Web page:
*laugh* My excuse was, um. Well. Really, it was a little bit of a mistake, too. :) I expected Luna to turn the Negotiator books down, but they accepted them the day after I pitched them to Del Rey, so I offered Del Rey something else that I had half-done. And the rest became history... :)

Poor Cate Dermody's sales numbers are so bad (because the Bombshell line was handled so very badly) that I don't know if I'm going to be able to resurrect her. Bookstores order books based on the last numbers on the last book by an author, and 2500 books is not enough to inspire anybody to buy a whole bunch of new books by that byline. I've been toying with the idea of proposing to my publisher that they republish the Dermody books as CE Murphy books under their general fiction line instead, which is about the only way I'd let them out as Murphy books.
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The Bellinghman
User: bellinghman
Date: 2008-05-23 07:21 (UTC)
Subject: (no subject)
Oh, and as a reader, yes, I do want more of the same. Given the choice, volume 4 of that series whose characters I know and love, against a total unknown? I'll want the series to continue. Well, my heart does.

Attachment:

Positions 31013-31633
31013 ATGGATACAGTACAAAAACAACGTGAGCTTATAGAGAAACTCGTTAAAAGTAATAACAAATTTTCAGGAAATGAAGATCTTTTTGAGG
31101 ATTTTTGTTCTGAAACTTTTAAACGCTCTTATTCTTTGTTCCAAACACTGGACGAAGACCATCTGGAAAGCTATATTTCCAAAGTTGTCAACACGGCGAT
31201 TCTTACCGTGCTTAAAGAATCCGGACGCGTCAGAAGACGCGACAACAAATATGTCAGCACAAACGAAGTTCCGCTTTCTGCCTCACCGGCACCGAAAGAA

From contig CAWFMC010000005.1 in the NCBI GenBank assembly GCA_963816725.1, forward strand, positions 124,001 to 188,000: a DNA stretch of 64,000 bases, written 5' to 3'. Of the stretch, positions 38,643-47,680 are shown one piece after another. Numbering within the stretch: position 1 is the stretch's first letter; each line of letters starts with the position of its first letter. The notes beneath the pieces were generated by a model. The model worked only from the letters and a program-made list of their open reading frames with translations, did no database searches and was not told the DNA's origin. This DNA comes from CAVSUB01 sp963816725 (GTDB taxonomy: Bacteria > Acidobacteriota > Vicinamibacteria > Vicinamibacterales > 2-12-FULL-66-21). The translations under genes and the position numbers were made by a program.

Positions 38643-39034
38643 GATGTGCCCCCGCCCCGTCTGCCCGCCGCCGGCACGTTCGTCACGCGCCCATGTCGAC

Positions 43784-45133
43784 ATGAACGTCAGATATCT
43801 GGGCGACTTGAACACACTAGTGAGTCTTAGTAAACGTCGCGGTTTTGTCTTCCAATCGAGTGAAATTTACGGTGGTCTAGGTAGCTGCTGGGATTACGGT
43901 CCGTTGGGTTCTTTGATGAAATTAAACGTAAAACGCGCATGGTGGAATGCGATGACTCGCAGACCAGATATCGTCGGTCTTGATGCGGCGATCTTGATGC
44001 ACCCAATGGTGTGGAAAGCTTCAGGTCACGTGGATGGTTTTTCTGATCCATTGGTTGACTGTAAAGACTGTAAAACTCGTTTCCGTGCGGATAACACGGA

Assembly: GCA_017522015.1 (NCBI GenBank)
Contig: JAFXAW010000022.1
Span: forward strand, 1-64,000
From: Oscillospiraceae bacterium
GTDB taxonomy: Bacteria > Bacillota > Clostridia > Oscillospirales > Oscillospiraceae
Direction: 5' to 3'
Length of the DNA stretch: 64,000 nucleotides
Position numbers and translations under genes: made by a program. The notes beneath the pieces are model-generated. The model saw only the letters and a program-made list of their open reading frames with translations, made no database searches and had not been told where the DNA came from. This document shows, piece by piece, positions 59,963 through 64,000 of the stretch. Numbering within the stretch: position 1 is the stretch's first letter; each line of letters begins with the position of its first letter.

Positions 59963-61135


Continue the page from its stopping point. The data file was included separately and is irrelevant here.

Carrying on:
My head knows that new, fresh settings, new stories, are more satisfying. Once I've read that new start, I'm happier. It's beforehand that I still want the series.

And we've been bitten, haven't we, precious? When I consider the danger of the series continued too long, I always think of Pier Xanthony's Ant ... Piers Anthony's Xanth series. The first volume? Fantasy Award winner, and rightly so. The second? Maybe two thirds as good. The third? Two thirds as good as the second. And so on.

I stuck it for over ten volumes before I finally gave up. But some of Anthony's work I'll hold up as among the best in the field.